Author: Samuel C. Williams
Pages: 32 pages
Publish Date: 21 April 2016
Publisher: Singing Dragon
Catalog ID: ISBN-10: 1848192959 ISBN-13: 978-1848192959
Where to buy: https://bookshop.org/a/1457/9781848192959
Here is another comic pamphlet from Singing Dragon, the imprint of Jessica Kingsley Publishers that has released a number of titles of relevance to Graphic Medicine, under the stewardship of Mike Medaglia.
The author, Samuel C. Williams, tackles the subject of Post Traumatic Stress Disorder by interviewing his friend, Matt, an ex soldier, who has opened up to him about his own PTSD. Walking the dog, Samuel asks Matt about his experiences during his 20 years in the army and Matt, who has been through therapy and so knows some theory, does a good job of explaining how trauma disrupts the processing of memory – leading to anxiety, depression and behavioural problems long after the initial event or events (the comic starts by explaining that PTSD, most commonly associated in the public mind with military personnel, can result from a wide range of different traumatic experiences).
The story is related mainly through dialogue, with occasional narration boxes when Matt is relating a memory. I like this. Overbearing narrative voices are a bugbear of mine. Williams uses speech bubbles more than boxes, as he and Matt stroll through parkland, throwing sticks for the dog and chewing over the subject. Dogs in comics are good, too, and this one provides some added visual action, running around and doing doggish things as the two fellows talk, giving a casual verisimilitude to the visual narrative.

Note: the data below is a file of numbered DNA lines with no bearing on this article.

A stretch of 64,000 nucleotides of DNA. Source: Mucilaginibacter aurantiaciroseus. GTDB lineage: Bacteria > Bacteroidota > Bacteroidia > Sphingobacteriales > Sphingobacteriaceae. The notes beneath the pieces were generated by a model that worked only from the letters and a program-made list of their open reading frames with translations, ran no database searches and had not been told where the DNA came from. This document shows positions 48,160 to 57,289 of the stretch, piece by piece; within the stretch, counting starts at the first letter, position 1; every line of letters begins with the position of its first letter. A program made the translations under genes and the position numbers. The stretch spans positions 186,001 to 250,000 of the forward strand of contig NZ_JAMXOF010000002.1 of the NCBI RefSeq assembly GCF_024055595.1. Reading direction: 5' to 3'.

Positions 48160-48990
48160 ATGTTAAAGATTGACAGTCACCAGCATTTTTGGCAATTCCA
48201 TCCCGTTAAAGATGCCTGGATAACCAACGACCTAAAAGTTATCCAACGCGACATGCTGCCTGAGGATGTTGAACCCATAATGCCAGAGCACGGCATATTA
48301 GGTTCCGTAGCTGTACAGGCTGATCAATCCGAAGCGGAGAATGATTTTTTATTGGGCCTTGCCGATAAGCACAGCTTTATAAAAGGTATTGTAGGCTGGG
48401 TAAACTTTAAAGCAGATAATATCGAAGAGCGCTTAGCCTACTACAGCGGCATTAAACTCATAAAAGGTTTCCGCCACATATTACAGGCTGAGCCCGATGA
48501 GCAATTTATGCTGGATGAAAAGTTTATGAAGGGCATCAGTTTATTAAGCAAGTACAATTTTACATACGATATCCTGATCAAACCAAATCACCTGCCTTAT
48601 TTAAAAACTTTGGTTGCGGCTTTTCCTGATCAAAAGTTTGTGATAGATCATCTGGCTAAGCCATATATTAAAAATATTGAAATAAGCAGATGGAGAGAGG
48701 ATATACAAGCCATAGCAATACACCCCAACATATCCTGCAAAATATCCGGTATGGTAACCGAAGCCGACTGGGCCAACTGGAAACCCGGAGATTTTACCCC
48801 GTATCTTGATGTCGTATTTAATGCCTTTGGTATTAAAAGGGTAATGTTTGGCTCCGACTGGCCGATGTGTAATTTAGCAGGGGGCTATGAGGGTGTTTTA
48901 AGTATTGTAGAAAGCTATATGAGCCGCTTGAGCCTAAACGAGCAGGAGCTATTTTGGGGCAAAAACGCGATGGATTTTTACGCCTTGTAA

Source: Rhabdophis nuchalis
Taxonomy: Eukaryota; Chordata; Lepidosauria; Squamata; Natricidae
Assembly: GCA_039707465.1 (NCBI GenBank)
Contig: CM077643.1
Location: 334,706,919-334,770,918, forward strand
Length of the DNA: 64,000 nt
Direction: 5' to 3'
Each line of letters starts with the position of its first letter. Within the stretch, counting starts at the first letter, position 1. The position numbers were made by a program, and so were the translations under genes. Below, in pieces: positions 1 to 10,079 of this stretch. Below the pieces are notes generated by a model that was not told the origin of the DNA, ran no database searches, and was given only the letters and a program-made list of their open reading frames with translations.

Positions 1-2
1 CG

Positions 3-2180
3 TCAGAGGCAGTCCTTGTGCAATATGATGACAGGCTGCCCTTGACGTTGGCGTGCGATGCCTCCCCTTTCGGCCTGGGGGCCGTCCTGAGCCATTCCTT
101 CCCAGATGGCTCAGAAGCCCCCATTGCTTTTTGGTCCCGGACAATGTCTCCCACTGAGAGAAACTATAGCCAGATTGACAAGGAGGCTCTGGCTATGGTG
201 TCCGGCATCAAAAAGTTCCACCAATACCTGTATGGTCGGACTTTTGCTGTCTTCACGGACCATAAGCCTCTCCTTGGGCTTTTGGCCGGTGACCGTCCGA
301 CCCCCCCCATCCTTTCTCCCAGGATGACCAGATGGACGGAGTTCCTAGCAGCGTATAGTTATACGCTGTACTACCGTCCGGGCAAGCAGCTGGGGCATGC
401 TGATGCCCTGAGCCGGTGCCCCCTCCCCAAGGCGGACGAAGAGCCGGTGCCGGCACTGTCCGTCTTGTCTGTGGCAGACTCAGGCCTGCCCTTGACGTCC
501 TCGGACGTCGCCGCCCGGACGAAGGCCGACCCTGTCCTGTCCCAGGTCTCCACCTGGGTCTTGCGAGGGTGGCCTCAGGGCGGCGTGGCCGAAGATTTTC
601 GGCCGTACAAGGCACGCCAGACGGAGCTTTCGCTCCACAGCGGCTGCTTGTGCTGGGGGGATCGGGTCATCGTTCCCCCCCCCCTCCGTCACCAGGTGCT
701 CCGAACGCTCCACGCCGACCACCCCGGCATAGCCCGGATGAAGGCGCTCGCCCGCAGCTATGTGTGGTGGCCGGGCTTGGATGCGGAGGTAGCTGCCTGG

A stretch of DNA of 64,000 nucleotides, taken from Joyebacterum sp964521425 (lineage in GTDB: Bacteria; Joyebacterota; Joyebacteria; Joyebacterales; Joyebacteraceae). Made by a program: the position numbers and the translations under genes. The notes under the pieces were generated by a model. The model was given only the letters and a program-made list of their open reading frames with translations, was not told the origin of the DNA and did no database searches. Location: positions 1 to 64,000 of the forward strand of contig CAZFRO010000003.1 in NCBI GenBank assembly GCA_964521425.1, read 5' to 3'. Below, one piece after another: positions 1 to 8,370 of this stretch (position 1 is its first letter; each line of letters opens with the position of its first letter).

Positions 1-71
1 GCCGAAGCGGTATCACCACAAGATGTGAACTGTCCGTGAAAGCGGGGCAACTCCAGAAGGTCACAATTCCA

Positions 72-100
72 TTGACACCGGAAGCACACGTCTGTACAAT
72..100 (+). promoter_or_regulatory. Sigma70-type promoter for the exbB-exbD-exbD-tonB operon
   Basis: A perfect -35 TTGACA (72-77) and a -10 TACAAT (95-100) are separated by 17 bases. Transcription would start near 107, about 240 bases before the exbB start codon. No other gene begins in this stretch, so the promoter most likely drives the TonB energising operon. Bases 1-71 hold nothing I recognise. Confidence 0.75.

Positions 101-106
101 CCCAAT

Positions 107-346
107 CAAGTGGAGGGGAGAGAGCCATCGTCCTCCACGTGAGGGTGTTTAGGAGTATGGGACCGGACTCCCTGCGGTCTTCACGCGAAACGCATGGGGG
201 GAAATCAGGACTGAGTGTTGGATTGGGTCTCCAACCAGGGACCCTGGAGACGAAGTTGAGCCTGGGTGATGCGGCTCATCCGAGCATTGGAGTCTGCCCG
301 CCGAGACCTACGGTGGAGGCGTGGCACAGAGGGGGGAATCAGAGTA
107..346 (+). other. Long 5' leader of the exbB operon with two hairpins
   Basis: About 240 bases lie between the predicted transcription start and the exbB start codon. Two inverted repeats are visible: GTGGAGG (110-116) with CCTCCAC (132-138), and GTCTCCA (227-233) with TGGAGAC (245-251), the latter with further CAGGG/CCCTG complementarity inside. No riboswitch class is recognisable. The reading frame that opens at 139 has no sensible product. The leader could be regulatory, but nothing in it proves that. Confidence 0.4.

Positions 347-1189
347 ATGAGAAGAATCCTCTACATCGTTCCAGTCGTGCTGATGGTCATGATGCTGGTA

Rendered in subdued watercolours or inks, the artwork is appealing and the lack of slickness adds to the emotional honesty of the work. Williams uses a pallet of tertiary colours – blue green for present-day events and olive drab for flashbacks – with splashes of red here and there to guide the eye through the panels. The drawings are sometimes slightly rough, in a charming way, with some of the pencilling showing through, here and there and the texture of the paper – rough watercolour board – is visible.
This is a great little pamphlet, and a good introduction to the subject. I like what Williams has done here by avoiding the route of exhaustive explanation while introducing enough material to pique the reader’s interest. Most of all, he uses the strength of autobiographical comics to explore a subject through personal narrative, with non-propositional information expressed in the dialogue and the drawing. If you want to study PTSD there are many hefty tomes out there (I have Ben Shephard’s A War Of Nerves on my shelf waiting to be read), but this comic serves as a valuable introduction to this fascinating condition. It might lead some to the realisation that they are suffering from some degree of PTSD, and there is a list of web resources on the last page.
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